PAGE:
• People with bad Lyme disease lose their sense of who they are, their meaning in life, and they can no longer perform.

Kristine Gedroic MD and Alan Vinitsky MDKristine Gedroic MD spoke on "Auto-Immunity and Lyme Disease" and shared:

  • The microbiome is impacted by geography, age, diet, medications, breast fed vs. formula fed, and vertical transmission (C-section deliveries don't get the first exposure to beneficial flora from the birth canal).
  • The microbiome plays a huge role in regulation of the immune system and detoxification.
  • We are just a vehicle for bugs; there are more of "them" than there are of "us".
  • What now seems obvious around the microbiome was considered heresy 10 years ago.
  • Dendritic cells are work horses that can mount an innate and adaptive immune response.
  • They are associated with autoimmune diseases; TReg cells are the brakes on NF-kb.
  • There are both exogenous and endogenous stimuli of the dendritic cells.
  • Exogenous include genetic manipulation, recognition of microbial products, and immunosuppressive mediators; endogenous include the tissue microenvironment, interaction with other immune cells, and the recognition of apoptotic cells.
  • Bifidus creates butyrate which is important for reducing inflammation.
  • Vitamin D plays a role with the microbiome; calcitriol stimulates the vitamin D receptors and turns on antimicrobial peptides.
  • 25 Vitamin D circulates and is converted to Calcitriol (1,25) and binds to VDR to stimulate oxidative bursts. Calcitriol is immunosuppressive as it shuts down inflammatory cytokines. Pathogens block VDR receptors and beat calcitriol to the receptor.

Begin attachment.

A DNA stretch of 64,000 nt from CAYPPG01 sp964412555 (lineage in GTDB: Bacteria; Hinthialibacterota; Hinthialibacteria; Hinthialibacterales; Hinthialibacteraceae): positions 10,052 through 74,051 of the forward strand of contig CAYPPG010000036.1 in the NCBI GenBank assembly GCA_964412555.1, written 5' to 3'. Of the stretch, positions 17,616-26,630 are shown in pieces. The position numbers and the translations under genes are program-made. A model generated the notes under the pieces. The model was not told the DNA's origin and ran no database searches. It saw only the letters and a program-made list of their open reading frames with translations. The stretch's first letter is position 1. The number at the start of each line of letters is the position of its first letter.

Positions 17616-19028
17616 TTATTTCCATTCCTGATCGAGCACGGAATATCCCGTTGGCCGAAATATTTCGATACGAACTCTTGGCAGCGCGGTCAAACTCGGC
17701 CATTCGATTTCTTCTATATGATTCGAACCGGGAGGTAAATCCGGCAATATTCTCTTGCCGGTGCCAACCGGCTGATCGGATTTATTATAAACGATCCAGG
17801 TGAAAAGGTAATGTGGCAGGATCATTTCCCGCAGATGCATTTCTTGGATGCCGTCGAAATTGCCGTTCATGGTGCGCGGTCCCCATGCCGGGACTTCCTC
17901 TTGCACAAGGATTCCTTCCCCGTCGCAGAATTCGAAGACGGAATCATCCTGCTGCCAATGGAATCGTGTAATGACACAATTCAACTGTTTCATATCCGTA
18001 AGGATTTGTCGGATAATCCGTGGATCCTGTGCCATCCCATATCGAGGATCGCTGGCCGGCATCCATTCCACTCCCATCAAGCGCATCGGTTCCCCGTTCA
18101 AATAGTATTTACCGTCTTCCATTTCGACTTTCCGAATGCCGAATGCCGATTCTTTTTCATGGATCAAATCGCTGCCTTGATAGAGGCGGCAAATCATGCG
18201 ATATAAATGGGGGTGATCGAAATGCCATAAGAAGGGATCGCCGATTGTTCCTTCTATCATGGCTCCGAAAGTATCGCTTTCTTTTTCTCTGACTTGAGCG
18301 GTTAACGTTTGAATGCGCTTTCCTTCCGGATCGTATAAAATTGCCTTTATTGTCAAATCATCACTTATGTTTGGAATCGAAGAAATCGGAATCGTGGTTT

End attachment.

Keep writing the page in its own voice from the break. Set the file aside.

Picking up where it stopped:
• Microbes antagonize VDR and disable innate immune response.
  • Proal authored a paper that suggested that autoimmune disease result from successive accumulation of pathogens into the microbiome.
  • Looking at the microbiome of the mother may be key as it is passed down the maternal line.
  • As calcitriol goes up, this causes an array of hormonal imbalances, binding at the thyroid receptors, androgen receptors, and glucocorticoid receptors.
  • Treatment consists of restoring membrane stability, managing intracellular microbial burden, and feeding the microbiome.
  • Cells should glisten like an oil drop. Toxins stick to ragged cells. An unhealthy cell is like a cell with hangnails on the surface.
  • Recovering the mitochondrial membrane helps with fatigue.
  • Phosphatidylcholine and short chain fatty acids (butyrate) are natures anti-inflammatories.
  • Butyrate may help recovering circulation in people with cold fingers or Raynaud's.
  • Phosphatidylcholine downregulates TNF-alpha and NF-Kb.
  • Bile salts are important if there is reduce gallbladder function, dark circles under the eyes, etc. The liver may be full of gunk and we need the gallbladder to contract. The main antimicrobial of the gut is bile salts; these work well for SIBO.
  • Chronic constipation is a sign of gallbladder dysfunction.
  • Phosphatidylcholine is the lowest at the end of the colon.
  • When we get Borrelia, our membranes our left without cholesterol and Phos Choline. Lipid exchange contributes to the pathogensis of Lyme.
  • Butyrate modulates inflammation and lipid metabolism. Phenylbutyrate is a potent peroxisome proliferator that oxidizes long chain fats; it eats up long chain fats that we need to get rid of to recover the membrane.
  • Butyrate may help with Borrelia treatment overall by addressing lipid rafts.